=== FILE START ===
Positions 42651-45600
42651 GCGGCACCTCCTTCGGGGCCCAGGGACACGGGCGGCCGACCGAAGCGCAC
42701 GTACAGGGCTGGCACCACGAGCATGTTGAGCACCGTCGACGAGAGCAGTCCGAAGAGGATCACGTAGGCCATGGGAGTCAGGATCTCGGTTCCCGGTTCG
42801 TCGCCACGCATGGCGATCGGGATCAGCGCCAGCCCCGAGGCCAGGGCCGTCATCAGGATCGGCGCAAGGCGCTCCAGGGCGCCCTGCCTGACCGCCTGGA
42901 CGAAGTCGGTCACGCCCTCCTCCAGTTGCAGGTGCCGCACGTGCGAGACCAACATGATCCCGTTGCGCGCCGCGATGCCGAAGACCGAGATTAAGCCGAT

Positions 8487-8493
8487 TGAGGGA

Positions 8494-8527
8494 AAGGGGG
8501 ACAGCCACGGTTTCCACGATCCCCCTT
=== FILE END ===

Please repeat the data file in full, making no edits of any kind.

Positions 42651-45600
42651 GCGGCACCTCCTTCGGGGCCCAGGGACACGGGCGGCCGACCGAAGCGCAC
42701 GTACAGGGCTGGCACCACGAGCATGTTGAGCACCGTCGACGAGAGCAGTCCGAAGAGGATCACGTAGGCCATGGGAGTCAGGATCTCGGTTCCCGGTTCG
42801 TCGCCACGCATGGCGATCGGGATCAGCGCCAGCCCCGAGGCCAGGGCCGTCATCAGGATCGGCGCAAGGCGCTCCAGGGCGCCCTGCCTGACCGCCTGGA
42901 CGAAGTCGGTCACGCCCTCCTCCAGTTGCAGGTGCCGCACGTGCGAGACCAACATGATCCCGTTGCGCGCCGCGATGCCGAAGACCGAGATTAAGCCGAT

Positions 8487-8493
8487 TGAGGGA

Positions 8494-8527
8494 AAGGGGG
8501 ACAGCCACGGTTTCCACGATCCCCCTT